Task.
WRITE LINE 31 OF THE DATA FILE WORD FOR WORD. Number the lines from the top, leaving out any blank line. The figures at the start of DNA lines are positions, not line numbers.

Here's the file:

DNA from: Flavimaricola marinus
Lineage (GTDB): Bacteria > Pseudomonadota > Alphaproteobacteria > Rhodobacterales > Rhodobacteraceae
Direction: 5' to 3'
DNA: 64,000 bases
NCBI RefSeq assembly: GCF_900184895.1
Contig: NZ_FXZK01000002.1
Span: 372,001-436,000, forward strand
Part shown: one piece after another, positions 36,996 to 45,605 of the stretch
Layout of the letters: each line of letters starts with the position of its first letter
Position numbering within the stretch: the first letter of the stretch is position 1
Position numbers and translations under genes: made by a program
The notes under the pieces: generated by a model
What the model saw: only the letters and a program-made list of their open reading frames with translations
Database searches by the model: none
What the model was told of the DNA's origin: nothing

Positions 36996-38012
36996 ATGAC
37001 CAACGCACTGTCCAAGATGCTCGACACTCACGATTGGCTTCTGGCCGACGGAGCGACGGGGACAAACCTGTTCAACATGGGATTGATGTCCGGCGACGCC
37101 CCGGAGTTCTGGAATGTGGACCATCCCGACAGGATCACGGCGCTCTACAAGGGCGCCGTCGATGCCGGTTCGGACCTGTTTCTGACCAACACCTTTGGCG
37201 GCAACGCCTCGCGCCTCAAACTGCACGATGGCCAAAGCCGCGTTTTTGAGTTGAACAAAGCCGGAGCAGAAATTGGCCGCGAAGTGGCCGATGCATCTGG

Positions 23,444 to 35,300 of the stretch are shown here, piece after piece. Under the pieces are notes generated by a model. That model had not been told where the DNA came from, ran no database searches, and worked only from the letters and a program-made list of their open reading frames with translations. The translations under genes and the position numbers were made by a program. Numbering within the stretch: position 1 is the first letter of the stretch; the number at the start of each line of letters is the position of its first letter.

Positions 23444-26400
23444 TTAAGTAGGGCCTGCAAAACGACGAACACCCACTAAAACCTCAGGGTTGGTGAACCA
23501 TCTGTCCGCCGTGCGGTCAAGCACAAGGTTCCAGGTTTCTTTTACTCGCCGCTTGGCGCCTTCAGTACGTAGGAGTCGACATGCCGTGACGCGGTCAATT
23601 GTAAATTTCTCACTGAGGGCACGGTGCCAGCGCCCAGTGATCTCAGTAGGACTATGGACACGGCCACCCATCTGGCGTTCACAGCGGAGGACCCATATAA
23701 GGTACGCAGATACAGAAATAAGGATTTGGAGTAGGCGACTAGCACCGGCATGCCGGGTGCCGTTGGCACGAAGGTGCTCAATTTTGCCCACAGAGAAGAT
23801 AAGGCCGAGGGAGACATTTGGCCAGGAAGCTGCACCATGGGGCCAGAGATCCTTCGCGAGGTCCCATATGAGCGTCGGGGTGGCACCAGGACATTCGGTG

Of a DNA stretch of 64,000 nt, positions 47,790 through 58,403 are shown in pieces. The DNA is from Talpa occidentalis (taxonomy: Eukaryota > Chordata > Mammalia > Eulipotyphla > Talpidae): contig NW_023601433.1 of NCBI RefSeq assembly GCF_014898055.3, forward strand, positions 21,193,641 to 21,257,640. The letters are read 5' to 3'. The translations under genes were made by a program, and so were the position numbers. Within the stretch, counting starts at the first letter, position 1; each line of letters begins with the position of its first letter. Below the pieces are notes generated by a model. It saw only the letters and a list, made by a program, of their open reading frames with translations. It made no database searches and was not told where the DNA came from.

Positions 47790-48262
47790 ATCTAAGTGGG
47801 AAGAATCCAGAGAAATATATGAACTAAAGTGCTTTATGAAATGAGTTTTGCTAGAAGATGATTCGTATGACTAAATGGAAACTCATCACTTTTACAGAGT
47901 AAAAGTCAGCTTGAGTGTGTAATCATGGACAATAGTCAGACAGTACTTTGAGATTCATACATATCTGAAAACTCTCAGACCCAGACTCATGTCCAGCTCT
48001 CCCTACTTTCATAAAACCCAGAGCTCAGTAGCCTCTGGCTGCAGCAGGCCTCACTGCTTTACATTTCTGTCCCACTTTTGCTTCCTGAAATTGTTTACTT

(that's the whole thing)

47801 AAGAATCCAGAGAAATATATGAACTAAAGTGCTTTATGAAATGAGTTTTGCTAGAAGATGATTCGTATGACTAAATGGAAACTCATCACTTTTACAGAGT